‘The Shining’, And Three Other Classic Books Butchered By Great Directors

I’m a film nerd, I’ve got the certificate that costs as much as a Lexus and everything to prove it. And there are certain filmmakers and movies that you’re required to like while you’re in graduate school, because they are Serious Artists. They can do no wrong.

Oh? Wanna bet? Here are four classic science fiction, fantasy, and horror books, and the undisputed geniuses who made a total hash out of them.

The Shining

Horror movies are, at root, emotional experiences. A good horror movie is a good character drama with a metaphor laid over it. At root, to make a good horror movie you have to care, a lot, about everyday people and their everyday problems, because that’s the only way your movie will actually be scary. This is why The Shining, as a book, works: Jack Torrance wants to be a good father. He wants to be a good husband. But ultimately, he fails, which is where the horror comes in.

So, in adapting a book that requires profound emotional subtlety, careful performances, and above all, somebody who’s great with actors, the job goes to Stanley freaking Kubrick, undeniably a genius but also one of the emotionally coldest, least actor-friendly directors in film history. This is a guy who should have made The Long Walk.

The resulting movie fails to make you care about the characters, mostly because Kubrick didn’t direct his cast so much as abuse them until they made the take he wanted, plowing under anything resembling subtlety from his actors. Jack Torrance, for example, never seems like anything more or less than a crazy person, and Shelley Duvall hands in a performance that have most people rooting for the axe murderer. Kubrick’s refusal to use anything that wasn’t abstract classical on the score really doesn’t help matters, either; half the time the music barely fits the intended tone of the shot.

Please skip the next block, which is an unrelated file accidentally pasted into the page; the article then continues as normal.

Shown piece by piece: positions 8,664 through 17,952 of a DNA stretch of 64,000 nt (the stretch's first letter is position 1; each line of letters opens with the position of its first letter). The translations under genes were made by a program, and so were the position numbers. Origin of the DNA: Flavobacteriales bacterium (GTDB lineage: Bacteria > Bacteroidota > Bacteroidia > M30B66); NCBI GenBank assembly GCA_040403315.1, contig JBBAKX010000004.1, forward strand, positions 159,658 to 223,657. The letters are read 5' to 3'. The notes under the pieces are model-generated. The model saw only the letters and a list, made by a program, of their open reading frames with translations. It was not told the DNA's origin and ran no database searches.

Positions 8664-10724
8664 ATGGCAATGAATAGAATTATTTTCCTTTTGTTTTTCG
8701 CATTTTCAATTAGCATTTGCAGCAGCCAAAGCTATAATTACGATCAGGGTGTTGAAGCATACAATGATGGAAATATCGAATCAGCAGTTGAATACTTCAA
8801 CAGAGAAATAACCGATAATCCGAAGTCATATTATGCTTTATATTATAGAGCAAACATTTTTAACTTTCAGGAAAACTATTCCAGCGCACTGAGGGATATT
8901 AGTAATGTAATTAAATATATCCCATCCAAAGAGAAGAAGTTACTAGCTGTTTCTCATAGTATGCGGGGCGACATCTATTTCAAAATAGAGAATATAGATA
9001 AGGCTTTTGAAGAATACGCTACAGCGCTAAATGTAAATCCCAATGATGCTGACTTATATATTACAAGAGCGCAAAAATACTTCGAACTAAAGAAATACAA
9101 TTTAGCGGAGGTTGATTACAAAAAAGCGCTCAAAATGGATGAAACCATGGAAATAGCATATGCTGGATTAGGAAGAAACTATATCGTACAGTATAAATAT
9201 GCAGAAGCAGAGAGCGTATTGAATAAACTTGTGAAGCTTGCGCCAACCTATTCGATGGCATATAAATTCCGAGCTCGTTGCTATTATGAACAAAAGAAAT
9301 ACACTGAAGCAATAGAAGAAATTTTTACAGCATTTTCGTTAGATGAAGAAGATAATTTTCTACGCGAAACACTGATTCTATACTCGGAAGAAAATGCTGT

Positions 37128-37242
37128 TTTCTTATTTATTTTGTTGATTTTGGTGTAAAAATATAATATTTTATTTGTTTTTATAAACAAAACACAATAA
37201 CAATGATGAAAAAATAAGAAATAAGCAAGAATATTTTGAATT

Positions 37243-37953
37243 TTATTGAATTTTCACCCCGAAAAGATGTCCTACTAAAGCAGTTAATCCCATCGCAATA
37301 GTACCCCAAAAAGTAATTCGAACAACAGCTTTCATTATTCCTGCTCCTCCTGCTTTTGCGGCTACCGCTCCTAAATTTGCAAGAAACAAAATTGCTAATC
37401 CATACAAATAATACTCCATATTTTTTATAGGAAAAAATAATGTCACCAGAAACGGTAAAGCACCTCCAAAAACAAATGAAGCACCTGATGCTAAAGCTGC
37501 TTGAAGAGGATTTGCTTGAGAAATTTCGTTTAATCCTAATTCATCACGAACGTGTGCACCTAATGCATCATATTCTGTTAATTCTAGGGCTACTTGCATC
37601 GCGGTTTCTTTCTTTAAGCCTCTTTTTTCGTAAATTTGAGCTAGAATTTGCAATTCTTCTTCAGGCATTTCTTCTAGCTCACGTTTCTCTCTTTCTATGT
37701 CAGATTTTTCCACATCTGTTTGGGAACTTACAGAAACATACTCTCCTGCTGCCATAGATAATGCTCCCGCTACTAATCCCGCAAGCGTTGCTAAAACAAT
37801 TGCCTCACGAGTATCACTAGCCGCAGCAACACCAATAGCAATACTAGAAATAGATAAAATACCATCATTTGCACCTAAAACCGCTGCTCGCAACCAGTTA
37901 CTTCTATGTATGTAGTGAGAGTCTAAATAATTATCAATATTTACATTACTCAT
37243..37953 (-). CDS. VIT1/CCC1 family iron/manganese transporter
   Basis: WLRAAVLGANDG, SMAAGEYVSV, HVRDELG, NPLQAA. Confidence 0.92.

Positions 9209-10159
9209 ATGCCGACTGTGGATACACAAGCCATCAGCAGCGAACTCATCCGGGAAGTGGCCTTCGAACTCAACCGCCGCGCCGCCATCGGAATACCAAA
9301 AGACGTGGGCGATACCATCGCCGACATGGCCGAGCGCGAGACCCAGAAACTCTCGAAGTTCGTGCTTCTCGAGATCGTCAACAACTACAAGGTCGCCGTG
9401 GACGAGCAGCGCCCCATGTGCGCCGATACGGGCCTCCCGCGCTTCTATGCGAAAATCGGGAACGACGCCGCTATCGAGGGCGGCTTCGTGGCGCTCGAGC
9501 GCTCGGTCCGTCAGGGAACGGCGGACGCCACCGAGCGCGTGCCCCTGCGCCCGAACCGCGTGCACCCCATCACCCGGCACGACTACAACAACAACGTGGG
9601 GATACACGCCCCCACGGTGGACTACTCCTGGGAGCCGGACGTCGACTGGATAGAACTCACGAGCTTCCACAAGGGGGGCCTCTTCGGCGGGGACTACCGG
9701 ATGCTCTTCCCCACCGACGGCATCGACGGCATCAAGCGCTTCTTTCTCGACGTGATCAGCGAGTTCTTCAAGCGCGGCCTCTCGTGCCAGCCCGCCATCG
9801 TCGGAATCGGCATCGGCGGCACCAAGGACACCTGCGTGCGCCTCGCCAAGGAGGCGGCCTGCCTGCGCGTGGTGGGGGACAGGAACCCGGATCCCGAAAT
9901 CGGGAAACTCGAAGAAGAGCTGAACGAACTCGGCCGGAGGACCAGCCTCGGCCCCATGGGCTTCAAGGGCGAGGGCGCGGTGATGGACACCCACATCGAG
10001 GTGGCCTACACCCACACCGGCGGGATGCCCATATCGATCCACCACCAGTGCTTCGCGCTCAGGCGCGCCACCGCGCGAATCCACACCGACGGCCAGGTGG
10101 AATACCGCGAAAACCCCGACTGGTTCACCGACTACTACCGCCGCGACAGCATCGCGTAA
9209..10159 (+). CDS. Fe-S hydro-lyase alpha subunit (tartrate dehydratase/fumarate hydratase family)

It’s worth noting that this isn’t entirely Kubrick’s fault: when Stephen King went back with Mick Garris and a script he personally wrote, mostly out of a desire to stick it to Kubrick, the resulting miniseries wasn’t any better and in a lot of ways substantially worse. Still, take out the twins, the elevator scene and “Here’s Johnny” and basically what you have left is the first mainstream acknowledgement of furries.


Hey, speaking of cold, actor-hostile, and basically borderline autistic, how about a nice shot of Andrei Tarkovsky?

Tarkovsky is one of those names you never hear outside of film nerd circles, mostly because his movies are in Russian, three hours was a short running time for him, and as you may have guessed “depressing” does not begin to cover it.

Solaris, on the other hand, is Tarkovsky trying to stuff his personal obsessions into Stanislaw Lem’s novel about how humans and aliens fundamentally can’t communicate. Not helping matters was that this was a paycheck gig. Soviet audiences were no more interested in complex and profound metaphysical meditations than Western audiences were. They wanted big stupid sci-fi movies. So Tarkovsky wrote a sci-fi movie about how much he hated his dad. It’s also a science fiction movie that turns the genre’s tendency towards unease at scientific progress into outright hostility for anybody rational.